With this picture, an indigenous rights organization in Brazil hopes to give attention to the rights — and future — of “uncontacted” tribes:  groups that have little to no interaction with the outside world.

Maybe this is because I’m an International Communications major (which carries a strong anthropological element in some courses), but I find this fascinating.  It’s hard to imagine that there are still places in the world that are untouched, so to speak, and live pretty much unaware of what is happening in the rest of the world.  Most of even the smallest villages in Africa have contact with the “outside,” but according to CNN there are about 100 tribes, 50ish of which are located in the Amazon, that are “uncontacted.”

Whether or not we should contact them is debatable.  I do have to admit, though, it provides an incredible anthropological opportunity to study a society and culture that is, for lack of a better word, pure — it hasn’t been influenced by or mixed with other cultures.  This is utterly fascinating to me.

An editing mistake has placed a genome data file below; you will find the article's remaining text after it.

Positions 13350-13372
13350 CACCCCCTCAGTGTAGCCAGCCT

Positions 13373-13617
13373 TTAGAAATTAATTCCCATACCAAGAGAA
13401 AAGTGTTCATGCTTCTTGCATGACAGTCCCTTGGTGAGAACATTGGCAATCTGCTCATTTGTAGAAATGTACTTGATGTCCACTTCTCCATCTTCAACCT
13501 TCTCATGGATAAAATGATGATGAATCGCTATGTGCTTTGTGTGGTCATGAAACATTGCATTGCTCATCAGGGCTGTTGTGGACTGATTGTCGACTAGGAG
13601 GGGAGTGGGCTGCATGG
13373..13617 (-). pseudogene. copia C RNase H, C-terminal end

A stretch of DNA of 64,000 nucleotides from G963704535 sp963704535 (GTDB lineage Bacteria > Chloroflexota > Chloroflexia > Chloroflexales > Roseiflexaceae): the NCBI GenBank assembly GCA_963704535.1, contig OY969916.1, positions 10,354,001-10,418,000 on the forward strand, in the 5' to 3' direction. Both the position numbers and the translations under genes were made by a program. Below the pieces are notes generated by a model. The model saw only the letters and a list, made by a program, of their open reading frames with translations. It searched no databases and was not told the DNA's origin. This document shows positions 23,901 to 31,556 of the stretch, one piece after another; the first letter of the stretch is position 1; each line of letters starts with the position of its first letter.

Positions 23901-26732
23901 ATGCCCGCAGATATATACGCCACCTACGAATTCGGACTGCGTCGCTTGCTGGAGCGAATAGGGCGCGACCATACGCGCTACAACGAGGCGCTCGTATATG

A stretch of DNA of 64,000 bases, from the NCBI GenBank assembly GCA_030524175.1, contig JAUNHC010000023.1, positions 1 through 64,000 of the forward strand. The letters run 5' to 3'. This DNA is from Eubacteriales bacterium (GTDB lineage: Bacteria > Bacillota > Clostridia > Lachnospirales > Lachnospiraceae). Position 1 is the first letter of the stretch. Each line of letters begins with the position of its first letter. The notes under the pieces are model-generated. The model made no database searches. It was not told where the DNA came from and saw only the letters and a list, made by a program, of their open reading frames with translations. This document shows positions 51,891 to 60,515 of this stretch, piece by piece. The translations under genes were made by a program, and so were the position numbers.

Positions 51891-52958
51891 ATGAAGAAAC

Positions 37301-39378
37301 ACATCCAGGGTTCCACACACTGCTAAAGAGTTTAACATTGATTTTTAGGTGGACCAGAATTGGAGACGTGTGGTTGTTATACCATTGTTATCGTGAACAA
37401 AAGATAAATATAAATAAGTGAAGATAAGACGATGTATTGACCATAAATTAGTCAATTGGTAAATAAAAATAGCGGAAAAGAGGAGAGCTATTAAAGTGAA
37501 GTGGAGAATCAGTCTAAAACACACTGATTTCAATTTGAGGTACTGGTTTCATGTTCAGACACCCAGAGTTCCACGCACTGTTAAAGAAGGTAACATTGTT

I don’t know if anyone else is interested in this sort of thing, but if you are, I’d be interested to hear what you think.

2 thoughts on “Uncontacted

  1. Leigh AAR

    What a conundrum. I honestly can’t say what would be best. It not like the world is going to adopt them and provide them with everything they need to move into the 21st century. And by contacting them you do change them. But there is so much that could make their lives easier.

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  2. Katja

    I’m absolutely certain that we should not contact them.
    If you look at what happened to all the cultures who have been contacted, it’s usually a disaster for the contacted ones. Especially if there is such a huge difference in culture. I’m not sure we can give them anything worth having at all (at least not fromn their perspective) and the danger of them losing everything is far too great.
    And while I can understand the scientfic curiousity about wanting to study alien cultures, as far as I know every observation also changes the dynamics of the situation and influences the observed, so what we would learn would not be the real culture or life of these people anyway.

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